You can edit your Data Practices on the Privacy Center → tab.

Data Collections (the "Info We Collect")

Data collections are categories of personal data that you collect on a Data SubjectData Subject - This is a person whose data you control or process. In the context of GDPR, it's typically referring to European citizens. They do not include corporations, only natural persons.. These are groupings of datapoints put in a more digestible format. For example, a set of datapoints called "clicks", "page views", and "visits" may be put in a Data Collection called "Analytics") These will be displayed on your Privacy Center and are often already listed in your privacy policy.

We group Data Collections into three categories:

Info you give us

This is data that is given by the Data SubjectData Subject - This is a person whose data you control or process. In the context of GDPR, it's typically referring to European citizens. They do not include corporations, only natural persons. directly to your organization.

e.g. Support Tickets, Messages, Email, Address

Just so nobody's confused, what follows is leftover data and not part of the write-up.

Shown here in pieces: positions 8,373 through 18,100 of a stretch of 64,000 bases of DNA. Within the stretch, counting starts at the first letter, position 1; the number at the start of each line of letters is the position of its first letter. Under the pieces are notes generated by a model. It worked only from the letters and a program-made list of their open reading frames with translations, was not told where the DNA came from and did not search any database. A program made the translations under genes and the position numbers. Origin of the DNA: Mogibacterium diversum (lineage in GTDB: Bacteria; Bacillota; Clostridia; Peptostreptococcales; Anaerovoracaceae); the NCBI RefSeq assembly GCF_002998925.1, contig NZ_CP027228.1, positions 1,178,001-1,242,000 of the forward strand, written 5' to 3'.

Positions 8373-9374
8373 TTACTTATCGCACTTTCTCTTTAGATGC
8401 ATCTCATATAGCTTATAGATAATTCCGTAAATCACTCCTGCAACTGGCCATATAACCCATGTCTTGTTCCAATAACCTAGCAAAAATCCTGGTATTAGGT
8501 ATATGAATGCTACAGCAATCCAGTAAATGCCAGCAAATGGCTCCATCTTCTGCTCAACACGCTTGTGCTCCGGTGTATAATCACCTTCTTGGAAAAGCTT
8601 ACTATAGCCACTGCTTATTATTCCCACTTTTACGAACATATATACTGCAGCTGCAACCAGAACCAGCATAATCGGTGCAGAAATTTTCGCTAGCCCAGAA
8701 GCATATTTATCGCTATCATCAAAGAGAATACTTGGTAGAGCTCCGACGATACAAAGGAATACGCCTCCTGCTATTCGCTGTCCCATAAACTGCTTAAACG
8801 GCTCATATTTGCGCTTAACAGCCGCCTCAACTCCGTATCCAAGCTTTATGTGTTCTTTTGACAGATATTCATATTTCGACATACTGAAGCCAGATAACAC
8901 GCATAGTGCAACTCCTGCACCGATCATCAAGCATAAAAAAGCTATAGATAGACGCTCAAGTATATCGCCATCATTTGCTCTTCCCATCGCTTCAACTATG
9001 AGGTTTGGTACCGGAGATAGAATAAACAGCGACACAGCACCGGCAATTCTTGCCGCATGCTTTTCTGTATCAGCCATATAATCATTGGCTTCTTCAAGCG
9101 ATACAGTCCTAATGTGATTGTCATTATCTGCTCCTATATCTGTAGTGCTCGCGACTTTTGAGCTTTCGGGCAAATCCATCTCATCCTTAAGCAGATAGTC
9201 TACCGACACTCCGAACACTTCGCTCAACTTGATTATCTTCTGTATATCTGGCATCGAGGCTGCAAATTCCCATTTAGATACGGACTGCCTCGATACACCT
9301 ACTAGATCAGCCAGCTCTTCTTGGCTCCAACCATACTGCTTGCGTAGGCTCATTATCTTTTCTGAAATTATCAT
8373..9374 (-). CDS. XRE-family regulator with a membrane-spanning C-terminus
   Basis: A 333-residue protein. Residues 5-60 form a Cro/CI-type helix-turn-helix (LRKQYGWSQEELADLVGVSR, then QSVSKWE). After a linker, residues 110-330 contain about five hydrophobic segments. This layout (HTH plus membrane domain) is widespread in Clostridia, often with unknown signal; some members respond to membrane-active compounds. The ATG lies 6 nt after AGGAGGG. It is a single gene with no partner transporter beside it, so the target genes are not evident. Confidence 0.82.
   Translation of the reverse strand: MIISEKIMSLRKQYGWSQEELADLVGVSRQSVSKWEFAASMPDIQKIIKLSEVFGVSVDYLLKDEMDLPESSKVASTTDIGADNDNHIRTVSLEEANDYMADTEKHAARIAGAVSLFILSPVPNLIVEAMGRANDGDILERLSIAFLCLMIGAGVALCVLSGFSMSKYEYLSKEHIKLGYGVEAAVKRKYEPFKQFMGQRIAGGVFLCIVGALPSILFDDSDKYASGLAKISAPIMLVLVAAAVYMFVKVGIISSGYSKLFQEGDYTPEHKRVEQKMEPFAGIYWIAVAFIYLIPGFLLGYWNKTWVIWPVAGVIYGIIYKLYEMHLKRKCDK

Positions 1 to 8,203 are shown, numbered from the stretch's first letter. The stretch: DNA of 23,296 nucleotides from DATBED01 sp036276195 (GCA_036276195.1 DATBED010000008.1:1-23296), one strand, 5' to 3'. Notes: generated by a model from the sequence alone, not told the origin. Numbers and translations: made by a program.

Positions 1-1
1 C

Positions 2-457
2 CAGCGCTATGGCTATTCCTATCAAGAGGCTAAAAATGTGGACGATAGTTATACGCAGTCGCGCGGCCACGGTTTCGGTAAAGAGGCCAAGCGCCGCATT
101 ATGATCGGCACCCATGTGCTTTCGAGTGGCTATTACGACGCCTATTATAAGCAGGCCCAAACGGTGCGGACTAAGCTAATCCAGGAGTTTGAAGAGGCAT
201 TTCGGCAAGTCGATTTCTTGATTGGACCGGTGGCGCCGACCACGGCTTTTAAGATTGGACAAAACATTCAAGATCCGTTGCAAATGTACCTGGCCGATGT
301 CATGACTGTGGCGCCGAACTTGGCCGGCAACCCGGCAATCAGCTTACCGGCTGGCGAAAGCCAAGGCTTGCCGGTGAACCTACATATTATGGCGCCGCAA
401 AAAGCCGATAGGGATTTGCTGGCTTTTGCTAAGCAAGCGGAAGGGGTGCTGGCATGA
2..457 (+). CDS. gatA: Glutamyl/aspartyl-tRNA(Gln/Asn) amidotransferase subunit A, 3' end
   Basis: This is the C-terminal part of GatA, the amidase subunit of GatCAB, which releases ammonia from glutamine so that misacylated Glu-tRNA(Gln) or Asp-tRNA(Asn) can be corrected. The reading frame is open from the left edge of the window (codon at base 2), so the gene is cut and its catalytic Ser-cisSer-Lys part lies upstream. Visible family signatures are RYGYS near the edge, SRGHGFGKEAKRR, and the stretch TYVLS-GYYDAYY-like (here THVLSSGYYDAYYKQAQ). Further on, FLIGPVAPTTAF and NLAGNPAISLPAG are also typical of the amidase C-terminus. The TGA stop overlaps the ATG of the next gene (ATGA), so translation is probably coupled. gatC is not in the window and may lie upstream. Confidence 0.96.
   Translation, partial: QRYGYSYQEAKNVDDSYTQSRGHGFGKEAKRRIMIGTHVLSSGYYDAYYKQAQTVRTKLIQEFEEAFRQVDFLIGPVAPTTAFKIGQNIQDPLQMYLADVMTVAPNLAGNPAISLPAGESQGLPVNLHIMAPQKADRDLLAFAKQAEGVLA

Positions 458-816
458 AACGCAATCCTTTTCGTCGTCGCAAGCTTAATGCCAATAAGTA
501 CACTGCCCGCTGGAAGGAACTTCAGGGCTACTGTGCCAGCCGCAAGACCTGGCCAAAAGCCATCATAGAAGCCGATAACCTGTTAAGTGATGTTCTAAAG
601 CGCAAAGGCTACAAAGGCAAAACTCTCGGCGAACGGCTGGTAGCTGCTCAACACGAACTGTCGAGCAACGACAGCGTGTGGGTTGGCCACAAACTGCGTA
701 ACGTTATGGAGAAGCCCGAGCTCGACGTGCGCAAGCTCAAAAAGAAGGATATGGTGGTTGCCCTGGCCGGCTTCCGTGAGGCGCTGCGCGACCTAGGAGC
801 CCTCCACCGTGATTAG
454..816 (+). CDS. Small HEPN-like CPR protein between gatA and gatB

Info we track

This is data that is tracked by you about the Data SubjectData Subject - This is a person whose data you control or process. In the context of GDPR, it's typically referring to European citizens. They do not include corporations, only natural persons. while they are interacting with your service.

e.g. Pages You View, IP Address

Info shared by others

This is data that is acquired from third parties about the Data SubjectData Subject - This is a person whose data you control or process. In the context of GDPR, it's typically referring to European citizens. They do not include corporations, only natural persons..

e.g. Employment information from LinkedIn, data enrichment from Clearbit

Data Applications

Ways in which you use personal data are called Data Applications. They encode the intent for which you collect a certain category of data. Every Data Collection has a set of Data Applications.

We group Data Applications into two categories:

How we use it

These are ways in which you use that data within your organization.

e.g. Personalize your experience, Market to you, Securely identify you

Who we share it with

These are categories of people/organizations/processors that you share the data with. You can use your discretion as to whether you want to list specific vendors, or whether to group them into categories.

e.g. Companies we own, Partners, Amazon Web Services, Google Analytics